The Construction Labor Shortage and Its Impact on Developers

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The California Advanced Homes Program (CAHP) and California Multifamily New Homes Program (CMFNH) have heard from participants about the increasing difficulty they experience finding laborers in today’s workforce. Recently, Builder Online posted an article about this issue. Robert Dietz of the National Association of Home Builders (NAHB) commented that the labor shortage “has been the top business challenge for the last three years, and will likely continue to be so.” Between 2011 and 2016, the number of builders who reported that the cost and availability of labor was a significant issue increased from 13 to 78 percent.

CNBC also published an article about the potential acute crisis headed our way for apartment developers. Multifamily construction is currently at a 40-year high, with luxury apartment buildings accounting for 75-80 percent of the new supply. According to developers, the cost of construction is so high, that it is becoming increasingly difficult to deliver product at  lower price points. Land, building materials, and labor all cost more.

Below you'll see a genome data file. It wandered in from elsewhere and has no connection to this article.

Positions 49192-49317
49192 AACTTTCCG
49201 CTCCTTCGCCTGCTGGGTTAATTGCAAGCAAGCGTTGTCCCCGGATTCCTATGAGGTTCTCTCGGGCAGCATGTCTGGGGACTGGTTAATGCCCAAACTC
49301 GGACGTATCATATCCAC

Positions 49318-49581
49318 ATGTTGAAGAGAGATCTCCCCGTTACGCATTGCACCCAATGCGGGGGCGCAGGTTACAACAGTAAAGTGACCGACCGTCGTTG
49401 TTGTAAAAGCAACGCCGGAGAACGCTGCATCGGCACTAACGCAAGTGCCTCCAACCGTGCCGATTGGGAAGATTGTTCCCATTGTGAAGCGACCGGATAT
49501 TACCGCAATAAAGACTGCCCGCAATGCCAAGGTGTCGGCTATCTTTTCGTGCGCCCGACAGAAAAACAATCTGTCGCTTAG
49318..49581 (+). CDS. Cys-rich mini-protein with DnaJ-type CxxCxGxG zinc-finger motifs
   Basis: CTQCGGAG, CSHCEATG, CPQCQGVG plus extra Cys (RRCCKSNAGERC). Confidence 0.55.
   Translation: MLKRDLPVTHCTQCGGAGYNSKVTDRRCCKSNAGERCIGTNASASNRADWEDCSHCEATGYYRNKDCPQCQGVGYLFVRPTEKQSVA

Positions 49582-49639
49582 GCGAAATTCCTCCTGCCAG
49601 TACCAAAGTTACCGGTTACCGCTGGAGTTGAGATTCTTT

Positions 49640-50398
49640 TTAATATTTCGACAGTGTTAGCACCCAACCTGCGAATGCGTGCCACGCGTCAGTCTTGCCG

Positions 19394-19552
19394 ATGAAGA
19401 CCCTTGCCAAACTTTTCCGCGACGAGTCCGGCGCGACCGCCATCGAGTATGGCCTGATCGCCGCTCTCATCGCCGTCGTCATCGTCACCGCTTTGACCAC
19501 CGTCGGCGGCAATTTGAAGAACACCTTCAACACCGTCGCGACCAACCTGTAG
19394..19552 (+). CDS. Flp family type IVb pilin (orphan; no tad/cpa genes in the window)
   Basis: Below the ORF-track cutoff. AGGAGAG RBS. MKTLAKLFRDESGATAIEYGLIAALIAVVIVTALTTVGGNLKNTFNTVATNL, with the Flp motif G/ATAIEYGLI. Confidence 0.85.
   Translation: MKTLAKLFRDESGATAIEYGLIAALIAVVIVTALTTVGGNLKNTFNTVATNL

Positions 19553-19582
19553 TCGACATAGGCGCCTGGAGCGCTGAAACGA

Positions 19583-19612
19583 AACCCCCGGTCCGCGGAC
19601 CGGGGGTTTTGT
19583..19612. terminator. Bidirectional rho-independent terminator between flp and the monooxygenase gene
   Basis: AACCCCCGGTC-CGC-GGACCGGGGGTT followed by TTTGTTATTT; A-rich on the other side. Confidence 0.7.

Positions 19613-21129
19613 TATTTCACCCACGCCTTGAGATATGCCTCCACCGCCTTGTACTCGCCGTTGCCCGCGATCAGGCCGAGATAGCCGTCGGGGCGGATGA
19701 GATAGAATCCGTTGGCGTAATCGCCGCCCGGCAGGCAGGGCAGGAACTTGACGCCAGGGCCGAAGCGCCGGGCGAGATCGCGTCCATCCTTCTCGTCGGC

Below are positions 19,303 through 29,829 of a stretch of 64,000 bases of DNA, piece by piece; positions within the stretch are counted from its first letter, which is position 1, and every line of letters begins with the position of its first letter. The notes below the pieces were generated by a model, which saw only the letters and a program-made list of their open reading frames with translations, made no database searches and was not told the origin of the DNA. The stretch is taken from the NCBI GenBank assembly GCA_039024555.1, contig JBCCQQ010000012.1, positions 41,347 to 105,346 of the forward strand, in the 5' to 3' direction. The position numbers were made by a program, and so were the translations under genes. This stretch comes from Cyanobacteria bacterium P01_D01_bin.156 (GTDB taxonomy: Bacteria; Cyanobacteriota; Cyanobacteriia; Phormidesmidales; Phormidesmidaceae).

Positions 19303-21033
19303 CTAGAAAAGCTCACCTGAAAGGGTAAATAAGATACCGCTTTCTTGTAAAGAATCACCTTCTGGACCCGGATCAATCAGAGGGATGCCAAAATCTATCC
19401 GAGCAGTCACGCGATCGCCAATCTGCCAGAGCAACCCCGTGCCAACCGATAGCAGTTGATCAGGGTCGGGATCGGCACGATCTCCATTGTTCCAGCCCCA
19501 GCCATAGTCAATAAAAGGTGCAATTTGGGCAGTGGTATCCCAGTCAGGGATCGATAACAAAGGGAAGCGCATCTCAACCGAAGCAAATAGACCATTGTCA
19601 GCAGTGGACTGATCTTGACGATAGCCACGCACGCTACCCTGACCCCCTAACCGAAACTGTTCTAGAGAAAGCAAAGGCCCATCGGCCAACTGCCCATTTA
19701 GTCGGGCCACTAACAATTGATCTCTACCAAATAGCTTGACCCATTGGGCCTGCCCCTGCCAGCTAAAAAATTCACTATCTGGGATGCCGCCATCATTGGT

The Builder Online article shares tips from  builders about how they work to avoid the labor shortage issue, such as creating a construction schedule that suits all parties, tweaking systems and processes to help retain laborers, and showing appreciation for and paying them quickly, among others. Working to retain laborers still does not solve the problem of how hard it is to find quality laborers in today’s work climate. One potential solution is to train the entry level labor workforce to become quality laborers. The Workforce Instruction for Standards and Efficiency (WISE) Program was designed to help accelerate learning and implementation of high performance building by training workers and providing a platform for the exchange of best practices and solutions from industry experts. Another option is to implement low labor solutions on projects. Concrete insulated panels, cross laminated timber, and other manufactured projects can all reduce the total amount of labor required. Both CAHP and CMFNH strive to improve the energy efficiency building process for  participants, and we welcome your feedback on this matter to continue the conversation.